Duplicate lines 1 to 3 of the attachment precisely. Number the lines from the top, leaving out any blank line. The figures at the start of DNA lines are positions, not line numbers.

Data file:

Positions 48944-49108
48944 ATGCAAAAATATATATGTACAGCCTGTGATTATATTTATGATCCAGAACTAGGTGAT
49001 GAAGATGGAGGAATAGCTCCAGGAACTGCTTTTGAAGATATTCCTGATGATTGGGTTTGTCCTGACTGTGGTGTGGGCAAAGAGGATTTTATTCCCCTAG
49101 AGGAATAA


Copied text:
Positions 48944-49108
48944 ATGCAAAAATATATATGTACAGCCTGTGATTATATTTATGATCCAGAACTAGGTGAT
49001 GAAGATGGAGGAATAGCTCCAGGAACTGCTTTTGAAGATATTCCTGATGATTGGGTTTGTCCTGACTGTGGTGTGGGCAAAGAGGATTTTATTCCCCTAG